“You are the one who will end the evils of a one-
world government, and will be selected to lead the
human race to its golden age!”
     “What coffee do you drink, and where can I get
it? That would be amazing, but there's this little
problem called execution being at any time..”
     “Who told you that?”
     “I shouldn't have said that.”
     “Well, she prompted, “You did, so...”
     “You win,” said I. The, I explained everything.
I did not tell her that “The Dragon” was Ashtéta. She
listened intently throughout.
     “What is on your forehand?”
     “I don't know.”
     “You'll learn soon enough.” She wrote for about
2 minutes. “Take this back to the Defense Master.”
She handed me a small piece of paper covered in
writing.
     That was all. I walked back to the Master's class,
and knocked. He opened it immediately, inviting me
in. I gave him the paper. He read it, looked up at
me, and trembled.
     “I should probably go,” I said warily.
     The Master fainted.
     I walked out into the hall. Mr. Anderson was
there. “Come along, Chris.” I complied uneasily.
He led me out of the school and down the now busy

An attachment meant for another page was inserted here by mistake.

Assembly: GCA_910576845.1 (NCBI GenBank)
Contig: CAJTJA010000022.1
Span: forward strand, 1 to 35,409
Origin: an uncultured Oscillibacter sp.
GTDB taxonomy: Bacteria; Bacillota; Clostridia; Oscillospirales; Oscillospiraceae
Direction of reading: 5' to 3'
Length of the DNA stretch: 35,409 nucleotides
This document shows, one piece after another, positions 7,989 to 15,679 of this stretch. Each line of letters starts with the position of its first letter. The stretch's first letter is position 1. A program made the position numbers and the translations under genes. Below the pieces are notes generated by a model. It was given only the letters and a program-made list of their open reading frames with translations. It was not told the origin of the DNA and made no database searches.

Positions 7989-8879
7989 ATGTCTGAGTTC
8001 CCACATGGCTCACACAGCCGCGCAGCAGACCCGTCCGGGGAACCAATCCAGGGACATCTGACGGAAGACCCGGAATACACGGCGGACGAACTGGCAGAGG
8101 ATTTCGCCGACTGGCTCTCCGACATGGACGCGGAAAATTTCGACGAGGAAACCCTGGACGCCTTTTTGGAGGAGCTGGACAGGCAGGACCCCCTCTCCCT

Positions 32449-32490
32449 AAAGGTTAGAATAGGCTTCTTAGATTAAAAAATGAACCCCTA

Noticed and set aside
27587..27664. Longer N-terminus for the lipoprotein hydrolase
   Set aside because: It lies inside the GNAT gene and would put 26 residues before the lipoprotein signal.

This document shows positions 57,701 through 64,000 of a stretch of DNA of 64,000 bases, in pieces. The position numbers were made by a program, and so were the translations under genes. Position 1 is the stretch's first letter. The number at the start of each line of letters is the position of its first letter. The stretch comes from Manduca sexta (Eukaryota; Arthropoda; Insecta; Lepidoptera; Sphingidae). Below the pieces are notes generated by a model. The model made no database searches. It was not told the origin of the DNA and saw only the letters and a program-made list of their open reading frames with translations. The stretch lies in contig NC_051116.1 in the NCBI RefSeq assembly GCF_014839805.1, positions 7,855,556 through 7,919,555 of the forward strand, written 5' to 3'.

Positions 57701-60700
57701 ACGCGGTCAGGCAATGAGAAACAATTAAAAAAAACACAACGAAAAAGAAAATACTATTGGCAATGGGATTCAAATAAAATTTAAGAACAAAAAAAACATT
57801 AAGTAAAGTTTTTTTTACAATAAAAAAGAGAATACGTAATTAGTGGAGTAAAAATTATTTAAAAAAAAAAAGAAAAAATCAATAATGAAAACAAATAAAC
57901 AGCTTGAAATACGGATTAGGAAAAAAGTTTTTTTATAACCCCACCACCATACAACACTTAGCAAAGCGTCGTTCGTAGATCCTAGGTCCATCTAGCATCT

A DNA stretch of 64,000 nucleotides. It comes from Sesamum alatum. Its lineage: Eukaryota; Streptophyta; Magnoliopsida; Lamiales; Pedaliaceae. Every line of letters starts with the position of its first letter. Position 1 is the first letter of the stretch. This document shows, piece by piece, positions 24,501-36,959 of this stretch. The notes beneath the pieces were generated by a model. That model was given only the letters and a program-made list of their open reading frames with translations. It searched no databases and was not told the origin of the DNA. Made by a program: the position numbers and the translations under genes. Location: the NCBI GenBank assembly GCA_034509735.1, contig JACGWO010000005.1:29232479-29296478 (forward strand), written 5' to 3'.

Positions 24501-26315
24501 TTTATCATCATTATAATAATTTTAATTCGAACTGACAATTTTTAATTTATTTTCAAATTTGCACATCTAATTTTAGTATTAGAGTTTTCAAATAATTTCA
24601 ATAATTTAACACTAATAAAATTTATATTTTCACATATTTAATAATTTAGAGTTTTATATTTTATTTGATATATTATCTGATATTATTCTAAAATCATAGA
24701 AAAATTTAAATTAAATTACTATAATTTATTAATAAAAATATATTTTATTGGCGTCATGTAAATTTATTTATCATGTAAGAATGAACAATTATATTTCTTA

street. He led me to the end of it, turned right, and
led me just inside the Dragon Sector.
     I looked, and saw a stone fortress. It was twenty
meters tall by two hundred wide by seven hundred
long. It had a dull, gray camouflage to it
     Mr. Anderson led me to the door. He handed me
a pair of keys, and left. I slid it into the keyhole, and
turned right. The door opened easily. No one was
inside.
     I looked around, allowing the door to shut with a
thud behind me. I turned on a duty light, which
illuminated a duty room, in turn. The room was five
meters tall by ten meters wide by four meters long. I
looked around the room, then walked to a simple
concrete staircase.
     At the top stood a closet-type door. I pushed it
aside, and entered a large, bunker-like room. It was
dark, except for the light that came through the empty
gun portals. It was two and a half meters tall by 100
meters wide by 100 meters long.
     I walked through it to another dolor. I pushed it,
and it gave way, after some difficulty. There stood a
fork. The right went down to a heavy, locked door.
The left went up to a small, seamless door. After
consideration, I chose the left passage. I walked up
the cold, hard, stone staircase to the door. It looked
like a wall, really.
     I walked up to the door. I heard an automated
voice say, “Name, please.”
     “Christopher Waikovsky.”
     “Your other name, please.”
     I paused.
     “Well?”
     “Trevor Llyich Tchaikovsky.”
     The door ground open. A huge hangar, or what
used to be one during WWIII, in 1984. The walls